Tamworth, Staffordshire Genealogy and Warwickshire

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England Gotoarrow.png Staffordshire Gotoarrow.png Warwickshire

Tamworth St Editha Staffordshire.jpg

Parish History[edit | edit source]

Tamworth is an Ancient Parish and a market town in the county of Staffordshire. Part of the parish is also in Warwickshire. Wilnecote and Castle Liberty, Warwickshire is a chapelry of Tamworth. Other places in the parish include: Syerscote.

TAMWORTH (St. Edith), a borough, market town, and parish, and the head of a union, partly in the N., and partly in the S., division of the hundred of Offlow, S. division of the county of Stafford; and partly in the Tamworth division of the hundred of Hemlingford, N. division of the county of Warwick; containing 7746 inhabitants, of whom 3789 are in the old borough, 24 miles (S. E. by E.) from Stafford, 28 (N. by W.) from Warwick, and 108 (N. W. by N.) from London. This town, which is considered the most ancient in the county of Stafford, derives its name from the river Tame, and from Waert or Worthidge, a water farm.
The parish comprises the townships of Syerscote and Fazeley, and the chapelry of Wigginton, in the county of Stafford; and the townships of Amington with StonyDelph, and Bolehall with Glascote, the liberty of the Castle, and the hamlet of Wilnecote with Dosthill, in the county of Warwick. The living is a vicarage; net income, £170; patron, Admiral A'Court Repington. The church, situated in the county of Stafford, is spacious and handsome, with a fine tower, in which are two remarkable spiral staircases communicating with separate floors, their entrances being within and without the church, respectively. Beneath the edifice is a crypt, 33 yards long, filled with human bones. The building combines the decorated and later English styles, and has two Norman arches; the roof is of very fine carved oak. The church was formerly collegiate, and occupies the site of an ancient monastery: the foundation of the college, which consisted of a dean and six prebendaries, is uncertain, but is attributed, with the greatest probability, to the Marmions, who were owners of the castle. Queen Elizabeth broke up the deanery, and sold the land. Some tessellated pavement, now placed in front of the communion-table, was discovered a few years since, when the church was undergoing repair. At Fazeley, Wigginton, and Wilnecote, are separate incumbencies. There are places of worship for Baptists, the Society of Friends, Independents, and Wesleyans; and a Roman Catholic chapel.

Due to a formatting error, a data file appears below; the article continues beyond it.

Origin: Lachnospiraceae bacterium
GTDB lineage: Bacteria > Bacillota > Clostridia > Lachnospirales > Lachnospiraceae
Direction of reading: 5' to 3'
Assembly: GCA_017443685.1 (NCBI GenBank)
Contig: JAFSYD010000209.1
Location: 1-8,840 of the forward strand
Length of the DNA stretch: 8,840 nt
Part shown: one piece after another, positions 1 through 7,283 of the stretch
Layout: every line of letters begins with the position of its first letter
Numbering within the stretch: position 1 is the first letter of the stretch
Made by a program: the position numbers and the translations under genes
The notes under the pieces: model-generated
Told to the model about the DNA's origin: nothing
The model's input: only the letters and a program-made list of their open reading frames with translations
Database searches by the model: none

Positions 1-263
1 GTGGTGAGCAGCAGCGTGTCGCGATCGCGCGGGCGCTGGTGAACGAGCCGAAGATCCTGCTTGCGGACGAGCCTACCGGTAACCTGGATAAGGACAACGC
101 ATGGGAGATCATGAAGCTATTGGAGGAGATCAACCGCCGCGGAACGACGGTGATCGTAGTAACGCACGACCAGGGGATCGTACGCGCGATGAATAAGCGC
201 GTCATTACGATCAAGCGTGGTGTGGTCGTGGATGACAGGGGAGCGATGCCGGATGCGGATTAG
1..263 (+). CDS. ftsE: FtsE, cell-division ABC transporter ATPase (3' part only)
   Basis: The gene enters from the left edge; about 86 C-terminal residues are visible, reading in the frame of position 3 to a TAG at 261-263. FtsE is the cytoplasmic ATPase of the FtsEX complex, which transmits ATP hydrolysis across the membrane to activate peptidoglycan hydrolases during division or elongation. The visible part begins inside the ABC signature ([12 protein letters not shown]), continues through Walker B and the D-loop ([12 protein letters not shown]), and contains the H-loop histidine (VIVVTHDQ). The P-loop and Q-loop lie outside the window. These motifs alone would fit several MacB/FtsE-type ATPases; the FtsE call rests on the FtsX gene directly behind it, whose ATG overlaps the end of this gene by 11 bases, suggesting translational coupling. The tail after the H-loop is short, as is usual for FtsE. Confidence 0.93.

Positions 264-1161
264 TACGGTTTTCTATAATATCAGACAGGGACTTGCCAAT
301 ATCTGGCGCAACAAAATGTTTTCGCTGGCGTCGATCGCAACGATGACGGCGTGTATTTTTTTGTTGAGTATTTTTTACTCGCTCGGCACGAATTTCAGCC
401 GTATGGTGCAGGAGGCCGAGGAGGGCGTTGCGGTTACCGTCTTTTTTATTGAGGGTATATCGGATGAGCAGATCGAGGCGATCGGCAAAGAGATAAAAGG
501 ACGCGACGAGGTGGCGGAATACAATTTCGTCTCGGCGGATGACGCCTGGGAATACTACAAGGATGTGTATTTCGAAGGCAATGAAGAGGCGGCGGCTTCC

From: 'Tamerton-Folliott - Tapton', A Topographical Dictionary of England (1848), pp. 297-300. URL: http://www.british-history.ac.uk/report.aspx?compid=51327 Date accessed: 31 March 2011.

Resources[edit | edit source]

Civil Registration[edit | edit source]

Birth, marriages and deaths were kept by the government, from July 1837 to the present day. The civil registration article tells more about these records. There are several Internet sites with name lists or indexes. A popular site is FreeBMD.

Staffordshire BMD have indexes for births marriages and deaths. Due to March 2011 reorganisation of the registration service for South Staffordshire districts the historical registration indexes for this district have been located at the Newcastle under Lyme registration district (formerly held at Lichfield) and applications for certificates need to be directed there. Please refer to the "Updates" page of  Staffordshire BMD for further information.

Church records[edit | edit source]

Tamworth St Editha deposited parish registers held at Staffordshire Record Office Bap 1558-1995, Mar 1558-1994, Bur 1558-1919 Bishop's transcripts held at Lichfield Record Office Bap 1664-1869, Mar 1664-1844, Bur 1664-1869 note Bap/bur missing for 1865

Census records[edit | edit source]

Poor Law Unions[edit | edit source]

Tamworth Poor Law Union, Staffordshire

Probate records[edit | edit source]

Records of wills, administrations, inventories, indexes, etc. were filed by the court with jurisdiction over this parish. Go to Staffordshire Probate Records to find the name of the court having primary jurisdiction. Scroll down in the article to the section Court Jurisdictions by Parish.

Maps and Gazetteers[edit | edit source]

Maps are a visual look at the locations in England. Gazetteers contain brief summaries about a place.

Websites[edit | edit source]

Contributor: add any relevant sites that aren’t mentioned above.